The non-Parliamentary opposition claimed that the President made no real proposals to the opposition, calling the debates a “staged show” for US Vice President Joseph Biden’s visit to Georgia. “What we saw yesterday was an attempt at a rehabilitation action by the President, Parliamentary majority and minority staged specially for the US vice President’s visit,” Mamuka Katsitadze from the New Rights said. Republican Party member Tina Khidasheli stated that the early elections proposed by the President cannot actually be considered early. “The date of the local elections has been moved forward just a few months, just so they could be called early elections,” Khidasheli said on Tuesday.
Some opposition politicians remain sceptical about the President’s words, saying they have never been followed by real actions. “Exactly those unmet promises are the reason for the distrust towards Saakashvili by the Georgian people and international society,” the leader of Our Georgia-Free Democrats Irakli Alasania said. “That’s why thousands of Georgians came out into the streets,” he added. As for the local elections, Alasania said that early elections will only make sense if specific steps are taken towards improving the election environment. “Our Georgia-Free Democrats is ready to participate in concrete, result-oriented negotiations,” Alasania stated.
Some ‘radicals’ suggest that the local elections will not drag the country out of its crisis. Nino Burjanadze, former close ally of President Saakashvili and now leader of the Democratic Movement-United Georgia, said “There are no independent institutions in the country. The local government elections will not help the country overcome the crisis. My meetings in the US and Europe have shown that a real democracy is important, not a facade one.” She said she would not participate in the early local elections. “The opposition will continue to pursue its strategy and will fight to change this regime,” Burjanadze stated.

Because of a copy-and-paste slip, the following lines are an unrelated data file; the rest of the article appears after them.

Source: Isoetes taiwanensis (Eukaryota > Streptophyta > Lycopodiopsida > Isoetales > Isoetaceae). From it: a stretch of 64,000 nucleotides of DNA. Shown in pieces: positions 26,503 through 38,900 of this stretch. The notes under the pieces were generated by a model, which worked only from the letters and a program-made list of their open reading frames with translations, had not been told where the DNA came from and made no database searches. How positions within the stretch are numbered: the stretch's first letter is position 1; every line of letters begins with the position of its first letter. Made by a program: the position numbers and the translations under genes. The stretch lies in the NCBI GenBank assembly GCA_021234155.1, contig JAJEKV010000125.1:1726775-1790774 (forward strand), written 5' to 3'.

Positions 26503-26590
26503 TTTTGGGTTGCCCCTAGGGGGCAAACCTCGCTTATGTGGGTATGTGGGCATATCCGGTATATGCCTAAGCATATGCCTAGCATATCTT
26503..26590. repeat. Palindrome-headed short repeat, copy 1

Political analysts have echoed the opposition’s criticism of the President’s address, saying that he has said nothing new. “Until the international community forces the authorities to start a real dialogue with the opposition, it is ridiculous to talk about dialogue,” President of the Experts Club Soso Tsiskarishvili said. Political commentator Giorgi Khutsishvili said the President had proposed “cosmetic changes instead of system changes”. He said Saakashvili’s address was clearly linked with Biden’s upcoming visit and was designed to create the illusion that the Government is ready to deepen the democratisation process. However, the analyst noted, these “half democratisations” will not change anything in the country and will not be able to stop a new protest wave emerging in Autumn.
Analyst Gia Khukhashvili said it is better to leave Monday’s address without comment, because according to him “the President said nothing new.” “It was a demonstration of pseudo-democracy before Joseph Biden’s visit,” he said. Khukhashvili noticed some “concerning” facts during the President’s speech. “I was concerned by the applause of the ruling party lawmakers. They showed slavish obedience to the President, although it is known that most of them are not so happy with the idea of moving Parliament to Kutaisi,” Khukhashvili told The Messenger. “Another cause for concern was so much talk about public dialogue and visits to the regions to meet people. It reminded me of the Soviet period. It seems like we are moving back towards Soviet times, instead of forward to real democracy,” the analyst stated.